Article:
Alaska is on the verge of a new oil boom — and the village of Nuiqsut is right in the middle.
“I think it was a little more stable, and there was a little bit more assurance that the ice you were on was not going to disintegrate on you that easy,” says whaling captain Gordon Brower.
Asking around about Marie Adams Carroll in Utqiaġvik, it’s clear that the things she’s done on the North Slope will be remembered long after she retires.
With her podcast “Coffee & Quaq,” Glenn wants to spotlight the ideas and conversations of young Alaska Native people and broaden the range of stories that are told about Indigenous experiences.
The story uncovered a long-held Alaska secret: that the only exploratory oil well ever drilled in the Arctic National Wildlife Refuge was “worthless.”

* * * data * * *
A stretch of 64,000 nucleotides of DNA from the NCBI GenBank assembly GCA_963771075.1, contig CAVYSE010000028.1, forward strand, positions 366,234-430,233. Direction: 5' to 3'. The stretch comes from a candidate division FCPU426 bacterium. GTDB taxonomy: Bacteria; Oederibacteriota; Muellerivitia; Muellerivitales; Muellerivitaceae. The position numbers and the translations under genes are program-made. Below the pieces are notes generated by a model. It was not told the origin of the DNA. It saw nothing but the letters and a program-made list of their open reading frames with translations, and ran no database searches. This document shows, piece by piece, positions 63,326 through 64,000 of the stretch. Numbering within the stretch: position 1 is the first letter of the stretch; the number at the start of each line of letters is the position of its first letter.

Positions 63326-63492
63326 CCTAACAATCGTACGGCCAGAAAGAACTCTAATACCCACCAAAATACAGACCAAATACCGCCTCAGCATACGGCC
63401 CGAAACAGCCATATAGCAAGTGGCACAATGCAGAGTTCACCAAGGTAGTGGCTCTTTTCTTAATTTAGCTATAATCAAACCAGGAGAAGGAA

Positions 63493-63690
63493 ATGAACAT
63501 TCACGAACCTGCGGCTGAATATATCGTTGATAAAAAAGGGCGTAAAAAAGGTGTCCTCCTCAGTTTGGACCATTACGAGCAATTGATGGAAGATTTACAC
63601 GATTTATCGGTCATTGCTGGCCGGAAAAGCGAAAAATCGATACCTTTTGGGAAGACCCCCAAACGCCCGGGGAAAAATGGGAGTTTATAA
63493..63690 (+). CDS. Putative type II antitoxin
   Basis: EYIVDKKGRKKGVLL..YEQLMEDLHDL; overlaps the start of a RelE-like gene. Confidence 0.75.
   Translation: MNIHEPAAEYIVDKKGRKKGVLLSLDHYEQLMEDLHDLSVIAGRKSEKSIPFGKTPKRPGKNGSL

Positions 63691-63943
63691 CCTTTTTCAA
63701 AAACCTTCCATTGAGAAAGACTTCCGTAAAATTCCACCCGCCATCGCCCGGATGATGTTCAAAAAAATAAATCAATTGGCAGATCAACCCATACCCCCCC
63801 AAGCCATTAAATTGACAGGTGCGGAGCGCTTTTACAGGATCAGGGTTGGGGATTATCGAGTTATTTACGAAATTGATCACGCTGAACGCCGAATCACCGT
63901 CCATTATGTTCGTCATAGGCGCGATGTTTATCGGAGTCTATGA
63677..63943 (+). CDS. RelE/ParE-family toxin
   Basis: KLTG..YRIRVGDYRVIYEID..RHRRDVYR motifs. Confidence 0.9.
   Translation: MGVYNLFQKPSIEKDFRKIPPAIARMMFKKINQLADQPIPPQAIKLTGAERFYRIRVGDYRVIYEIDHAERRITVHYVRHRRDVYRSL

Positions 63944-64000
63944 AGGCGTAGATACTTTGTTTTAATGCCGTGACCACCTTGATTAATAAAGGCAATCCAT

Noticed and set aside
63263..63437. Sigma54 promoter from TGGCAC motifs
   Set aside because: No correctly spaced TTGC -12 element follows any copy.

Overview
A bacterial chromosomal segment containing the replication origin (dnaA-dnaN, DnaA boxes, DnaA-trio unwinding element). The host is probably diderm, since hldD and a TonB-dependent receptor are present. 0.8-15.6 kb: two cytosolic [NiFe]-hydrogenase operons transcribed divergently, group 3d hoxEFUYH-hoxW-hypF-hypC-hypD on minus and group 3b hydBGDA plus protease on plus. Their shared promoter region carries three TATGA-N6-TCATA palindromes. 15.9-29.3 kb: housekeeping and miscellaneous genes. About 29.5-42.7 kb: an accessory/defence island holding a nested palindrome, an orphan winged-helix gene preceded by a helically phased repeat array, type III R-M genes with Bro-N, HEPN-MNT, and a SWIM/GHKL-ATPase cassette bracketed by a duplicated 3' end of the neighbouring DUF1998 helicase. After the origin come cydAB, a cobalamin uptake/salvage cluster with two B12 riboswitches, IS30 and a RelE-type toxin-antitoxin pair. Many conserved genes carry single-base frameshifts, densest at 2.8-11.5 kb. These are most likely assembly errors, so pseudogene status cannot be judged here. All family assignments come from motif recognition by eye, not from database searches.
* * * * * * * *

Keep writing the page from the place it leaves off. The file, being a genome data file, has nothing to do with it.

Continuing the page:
The Arctic Sounder, Bristol Bay Times/Dutch Harbor Fisherman and Homer Tribune are now part of the Anchorage Daily News newspaper family.
The 3D seismic survey is part of the effort to keep the oil field alive for decades to come.
A judge has ruled in favor of environmental groups in their effort to block the Trump administration’s push to re-open large portions of Arctic waters to oil drilling.
Rep. Don Young told his colleagues to disregard the anti-drilling Gwich’in witnesses, while pro-development Iñupiaq witnesses accused Democrats of erasing them from the land that’s been their home for centuries.
Combined with some other changes, the Alaska Department of Revenue now projects that the state will have $89 million less for this year’s budget. And it will have $39 million more for the 2020 budget that begins in July.